A tangent - the centering code

While the centering code is not supposed to be the real focus of this article, I figured I'd describe it briefly since I'm already typing like a madman. The first thing I did was to create an intentionally small template, and then create a static frame around the edge of the template. This control is my anchor control, and is what the formview will use as a reference for relocating all of the other controls.

The formview uses the anchor frame to calculate how far the frame is moved in order to keep itself centered as the window is re-sized. This is essential for the relocation function to work. Once the anchor frame's new x/y position is determined, I enumerate the controls of the form view and position each one at the offset calculated earlier.

The result is that the controls will be centered as long as the window is larger than the original template. If the view is smaller than the template, scrollbars will be displayed, and the template will be positioned in such a way as to be oriented in the top/left corner of the parent window.

Interesting findings and caveats

  • It's perfectly logical to assume that triggering the relocation code would best be implemented from within OnSize(). However, when I did that, I found that even after waiting for the hWnd to be valid, I was getting a CRect that was essentially a null rectangle (CRect(0,0,0,0)). I found that while initializing a MFC SDI app, the view's OnSize() method is called four times!

    The fourth time was after the call to OnInitialUpdate(), so I put a bool variable (m_bCanBeRelocated, and set to false in the constructor) in the class, and then set it to true at the end of OnInitialUpdate(). At that point, you can be assured that you'll get valid rectangle info when you call GetClientRect().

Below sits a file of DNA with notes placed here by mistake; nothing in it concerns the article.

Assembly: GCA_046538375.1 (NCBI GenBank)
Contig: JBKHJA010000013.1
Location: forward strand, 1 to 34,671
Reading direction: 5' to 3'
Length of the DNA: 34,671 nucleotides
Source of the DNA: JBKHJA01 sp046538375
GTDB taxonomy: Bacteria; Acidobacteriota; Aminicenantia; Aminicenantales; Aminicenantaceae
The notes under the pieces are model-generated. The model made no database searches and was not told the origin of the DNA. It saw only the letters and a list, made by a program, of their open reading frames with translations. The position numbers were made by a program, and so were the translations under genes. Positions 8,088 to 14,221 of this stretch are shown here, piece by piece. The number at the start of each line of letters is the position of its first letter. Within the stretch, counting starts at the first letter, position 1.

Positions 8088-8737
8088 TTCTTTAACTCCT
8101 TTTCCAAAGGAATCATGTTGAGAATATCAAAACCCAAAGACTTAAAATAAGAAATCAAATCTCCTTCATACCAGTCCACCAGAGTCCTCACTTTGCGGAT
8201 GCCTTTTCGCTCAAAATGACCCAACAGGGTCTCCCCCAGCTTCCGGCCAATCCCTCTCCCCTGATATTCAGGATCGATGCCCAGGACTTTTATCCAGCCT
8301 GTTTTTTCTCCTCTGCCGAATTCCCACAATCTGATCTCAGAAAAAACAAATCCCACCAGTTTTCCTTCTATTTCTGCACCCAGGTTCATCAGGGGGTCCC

• When the view was sized smaller than the template, the scrollbars would be displayed as expected. However, if you scroll one of the scrollbars, and then resize again (while keeping the view smaller than the template), the controls would be incorrectly positioned so that they were partially off the left and/or top sides of the view.

    To resolve this issue, I simply called SetScrollPos() to position the scroller at 0,0. I know it's a hack work-around, but it resolved the issue and this article isn't really about the centering code.

Final words

If you're going to vote this article, leave your politics at home and be a grown-up and vote the article on it's own merit. It's not fair to me or others if you pull some puerile voting bullcrap simply because you don't agree with my political views. If you want to talk politics, we can take up as much room as we need in the soapbox forum here on CodeProject.

License

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About the Author

John Simmons / outlaw programmer
Software Developer (Senior)
United States United States
I've been paid as a programmer since 1982 with experience in Pascal, and C++ (both self-taught), and began writing Windows programs in 1991 using Visual C++ and MFC. In the 2nd half of 2007, I started writing C# Windows Forms and ASP.Net applications, and have since done WPF, Silverlight, WCF, web services, and Windows services.
 
My weakest point is that my moments of clarity are too brief to hold a meaningful conversation that requires more than 30 seconds to complete. Thankfully, grunts of agreement are all that is required to conduct most discussions without committing to any particular belief system.

Comments and Discussions

 
GeneralRotating a dialog 90 degrees PinmemberAlexEvans11-Jan-06 10:07 
GeneralRe: Rotating a dialog 90 degrees PinmemberJohn Simmons / outlaw programmer3-Aug-06 2:59 
GeneralCentering PinmemberPJ Arends9-Aug-05 11:38 
GeneralRe: Centering PinmemberJohn Simmons / outlaw programmer9-Aug-05 15:31 
GeneralRe: Centering PinmemberPJ Arends9-Aug-05 16:49 
GeneralRe: Centering PinprotectorRob Manderson9-Aug-05 22:58 
GeneralRe: Centering PinmemberJohn Simmons / outlaw programmer9-Aug-05 23:42